101 Ways to Die is the newest release from Four Door Lemon, a British outfit with a long-lasting history to its name. This newest venture presents you with a physics-based puzzle experience where the goal is to lay and use a variety of traps to kill minions in a plethora of test chambers. By doing so, you're tasked with discovering – or re-discovering, in the case of this game's narrative – the 101 ways to die, so that they can be archived in a book for safe-keeping.

The game offers an interesting perspective on physics-based puzzle games, as many recent titles in the genre have a tendency to follow in Valve's footsteps, and what it accomplished with the popular Portal games. 101 Ways to Die, however, opts for a stationary design, where you don't control any on-screen characters. Instead, you place a variety of traps before the test chamber "starts" in an attempt to kill each of the minions that are dropped onto the stage before they reach the level's end.

Setting up layered traps is an absolute blast at first, as a rather impressive array of possibilities exist beneath a simple appearance; the traps can be layered in such a way that you can essentially make multiple tiered voids of death. Instead of simply having a minion slip on a slick surface and fall into a pit of spikes, for example, you could have them slide into a series of mechanisms that ping them around the level before they reach their final deadly destination. This impressive amount of variety allows for a lot of creativity, with the layered, Rube Goldberg-esque approach to traps initially giving way to plenty of enjoyment.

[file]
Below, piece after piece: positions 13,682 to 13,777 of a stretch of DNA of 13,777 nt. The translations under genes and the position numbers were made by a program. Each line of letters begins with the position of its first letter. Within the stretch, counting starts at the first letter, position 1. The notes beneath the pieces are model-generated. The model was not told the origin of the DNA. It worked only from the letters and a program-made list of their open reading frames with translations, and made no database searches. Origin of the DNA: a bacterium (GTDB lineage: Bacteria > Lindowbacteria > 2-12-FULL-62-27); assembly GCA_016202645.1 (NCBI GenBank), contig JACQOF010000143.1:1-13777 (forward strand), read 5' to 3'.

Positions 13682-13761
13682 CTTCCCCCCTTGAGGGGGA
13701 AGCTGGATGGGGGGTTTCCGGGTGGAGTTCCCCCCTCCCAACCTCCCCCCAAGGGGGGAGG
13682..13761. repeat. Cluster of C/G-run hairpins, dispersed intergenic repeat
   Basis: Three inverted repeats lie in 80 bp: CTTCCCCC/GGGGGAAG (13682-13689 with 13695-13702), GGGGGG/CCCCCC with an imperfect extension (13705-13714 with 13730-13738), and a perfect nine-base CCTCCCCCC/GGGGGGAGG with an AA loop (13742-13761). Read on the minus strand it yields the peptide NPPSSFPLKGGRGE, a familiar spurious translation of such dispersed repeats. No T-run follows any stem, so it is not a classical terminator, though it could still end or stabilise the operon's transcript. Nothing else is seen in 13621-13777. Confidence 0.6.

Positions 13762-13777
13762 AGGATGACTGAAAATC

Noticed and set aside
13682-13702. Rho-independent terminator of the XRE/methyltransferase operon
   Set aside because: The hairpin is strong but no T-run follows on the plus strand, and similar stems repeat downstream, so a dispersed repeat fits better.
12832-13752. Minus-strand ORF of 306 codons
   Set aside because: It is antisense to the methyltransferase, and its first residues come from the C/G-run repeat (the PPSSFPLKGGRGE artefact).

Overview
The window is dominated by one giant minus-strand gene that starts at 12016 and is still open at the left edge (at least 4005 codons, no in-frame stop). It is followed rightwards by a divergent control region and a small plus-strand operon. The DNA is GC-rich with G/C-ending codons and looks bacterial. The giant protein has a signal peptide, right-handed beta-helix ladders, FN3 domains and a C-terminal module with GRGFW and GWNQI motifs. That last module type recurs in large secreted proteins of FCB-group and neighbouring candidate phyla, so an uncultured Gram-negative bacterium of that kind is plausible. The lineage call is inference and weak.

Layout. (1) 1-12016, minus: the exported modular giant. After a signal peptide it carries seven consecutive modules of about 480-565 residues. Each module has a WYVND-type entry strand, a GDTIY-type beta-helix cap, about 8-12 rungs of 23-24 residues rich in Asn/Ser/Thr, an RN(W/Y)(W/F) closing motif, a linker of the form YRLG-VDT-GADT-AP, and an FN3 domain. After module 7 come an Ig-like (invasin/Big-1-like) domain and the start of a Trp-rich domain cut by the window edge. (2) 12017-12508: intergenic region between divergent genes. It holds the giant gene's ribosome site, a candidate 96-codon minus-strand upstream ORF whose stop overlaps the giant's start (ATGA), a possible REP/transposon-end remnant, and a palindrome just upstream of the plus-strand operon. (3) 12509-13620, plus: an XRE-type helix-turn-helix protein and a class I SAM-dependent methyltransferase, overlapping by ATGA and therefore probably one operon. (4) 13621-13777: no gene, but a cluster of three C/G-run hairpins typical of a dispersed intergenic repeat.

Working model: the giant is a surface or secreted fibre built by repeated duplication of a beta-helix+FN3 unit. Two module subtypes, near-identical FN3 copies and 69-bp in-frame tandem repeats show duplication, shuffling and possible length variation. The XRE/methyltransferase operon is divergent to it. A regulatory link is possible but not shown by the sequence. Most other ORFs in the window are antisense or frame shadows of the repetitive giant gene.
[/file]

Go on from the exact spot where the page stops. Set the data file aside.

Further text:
However, this aspect of the game wears thin relatively quickly as new minion types are tossed into the fray. More challenge makes the traps less effective, and consequently amplifies the puzzle elements of the release, slowing the pacing and turning things into a grind. While we certainly wouldn't complain about a well-executed learning curve, in this case, by the time that things get increasingly difficult, proceedings are already bordering on being tedious.

Indeed, the fun factor here is firmly rooted in the wacky trap combinations, which result in the brutal demise of a multitude of minions – but it isn't long before things start to feel overly familiar. It also doesn't help that each stage begins to blend into the other, as they all sport the same aesthetic. As a result, 101 Ways to Die is a perfect candidate for a brief distraction. In short doses here and there, the game can be a genuinely fun experience – but it can overstay its welcome a little too easily.

Conclusion

Not quite as bad as falling into a pit of spikes, 101 Ways to Die is a serviceable physics-based puzzle game. Fun in short doses, it does enough right to warrant a quick look, but even though creating your own weird and wonderful traps is the title's main draw, the gameplay can outstay its welcome when the difficulty level begins to rise.